with the Playstation's rotation effects. Legacy's musical score is very complex and I found its intertwining melodies to be a good fit for the game's chaotic nature. What ultimately brings down Legacy of War is its abysmal controls. The R1 and L1 buttons are used to toggle
your strafe mode, which is a horrible
idea. There's no strafe indicator on the screen so you're constantly fiddling with it. To cycle through your weapons you'll need to press the triangle button, which means you need to take your thumb off the fire button. Why couldn't they use L2 and R2 instead? The awkward controls are exacerbated by an impossible "normal" difficulty level. Your health is displayed as a small number, and it's really hard to tell when you're taking damage. Legacy of War is most playable when you team up with a friend on the easy difficulty, although frequent slow-down is a problem. Sometimes you can high-tail it through most of a stage to minimize confrontation. You can save your progress between stages, and there's a neat little tank/maze bonus game in the jungle area. Legacy of War also includes a 3D mode played with blue and red 3D glasses. The effect is modest at best, and since the colors appear dull and washed out, it's not worth it. In the end, Contra: Legacy of War is yet another example of a series that tried to make the leap to 3D but fell flat on its face. © Copyright 2011 The Video Game Critic.
Recommended variation: Easy
1 or 2 players
Publisher: Sony (1997)
Rating: Kids to Adult (Suitable for all ages)
As a fan of just about anything
snow-related, I've always enjoyed the Cool Boarders series on the Playstation. The first Cool Boarders does a fair job of capturing the general "feel" of snowboarding, but in retrospect there's no much to it. You can race down five different hills and perform a few stunts, but there are no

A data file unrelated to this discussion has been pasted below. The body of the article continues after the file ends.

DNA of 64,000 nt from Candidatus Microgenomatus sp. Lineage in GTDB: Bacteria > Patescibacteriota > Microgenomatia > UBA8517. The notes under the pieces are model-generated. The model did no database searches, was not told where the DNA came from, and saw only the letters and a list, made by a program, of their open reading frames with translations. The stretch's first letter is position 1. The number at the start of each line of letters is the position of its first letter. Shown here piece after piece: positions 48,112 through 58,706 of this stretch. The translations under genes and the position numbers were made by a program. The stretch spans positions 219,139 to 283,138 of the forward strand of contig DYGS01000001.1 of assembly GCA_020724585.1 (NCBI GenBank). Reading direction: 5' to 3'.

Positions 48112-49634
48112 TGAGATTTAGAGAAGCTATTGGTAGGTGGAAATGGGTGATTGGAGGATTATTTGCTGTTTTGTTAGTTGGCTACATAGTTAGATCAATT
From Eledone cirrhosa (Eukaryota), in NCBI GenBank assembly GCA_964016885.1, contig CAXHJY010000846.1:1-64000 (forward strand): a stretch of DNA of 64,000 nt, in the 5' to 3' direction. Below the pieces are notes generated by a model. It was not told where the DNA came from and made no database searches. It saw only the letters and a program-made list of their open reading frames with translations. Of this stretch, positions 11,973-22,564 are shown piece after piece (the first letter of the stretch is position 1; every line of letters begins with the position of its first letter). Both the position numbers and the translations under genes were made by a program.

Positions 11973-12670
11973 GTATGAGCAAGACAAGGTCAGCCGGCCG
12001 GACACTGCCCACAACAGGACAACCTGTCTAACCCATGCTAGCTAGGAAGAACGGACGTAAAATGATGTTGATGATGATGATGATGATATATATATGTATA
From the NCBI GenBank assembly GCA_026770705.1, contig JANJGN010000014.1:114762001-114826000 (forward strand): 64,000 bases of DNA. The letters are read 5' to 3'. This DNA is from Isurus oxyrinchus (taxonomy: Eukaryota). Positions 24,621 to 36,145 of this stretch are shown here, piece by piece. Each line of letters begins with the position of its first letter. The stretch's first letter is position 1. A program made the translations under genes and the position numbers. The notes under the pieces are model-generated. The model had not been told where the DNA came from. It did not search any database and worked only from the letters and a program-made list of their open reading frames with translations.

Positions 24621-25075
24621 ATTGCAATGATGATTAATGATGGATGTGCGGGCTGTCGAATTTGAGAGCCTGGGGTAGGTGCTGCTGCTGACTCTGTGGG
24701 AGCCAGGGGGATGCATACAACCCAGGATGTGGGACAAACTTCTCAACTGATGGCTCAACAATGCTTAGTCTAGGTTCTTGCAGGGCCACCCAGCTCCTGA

competitors - it's just you against the clock! Fortunately your best runs are saved to memory card. I really like the simple controls, which are limited to jump, tight turn (carve), and grab. The only tricks available are simple rotations and grabs, and they're remarkably tough to execute. The trails tend to be so narrow that it's a challenge just to avoid hitting the "walls", although the tight turn button makes it possible to navigate with precision. Novice players however may find themselves bouncing from side to side like a pinball. The game conveys a decent sense of speed, and this is far more evident in the first-person view. You have two characters to select from (a guy or girl), but they both look like complete dorks. The trails have a "winter wonderland" quality that's appealing, but the graphic quality is rough
. Ugly seams are clearly visible in the angular hills, and it's sometimes difficult to anticipate upcoming turns in the course. There's little scenery except for a few castle-like walls. Digitized mountains are visible in the background, but these are so grainy you probably won't even notice them. Cool Boarder's guitar-driven soundtrack is surprisingly good. Unlike the music in most modern snowboarding games, it's edgy but not headache-inducing. There's also a "totally rad" teenage commentator who spews all sorts of repetitive and annoying comments. Cool Boarders is interesting to look back on, but its minimal gameplay was just a taste of things to come. © Copyright 2006 The Video Game Critic.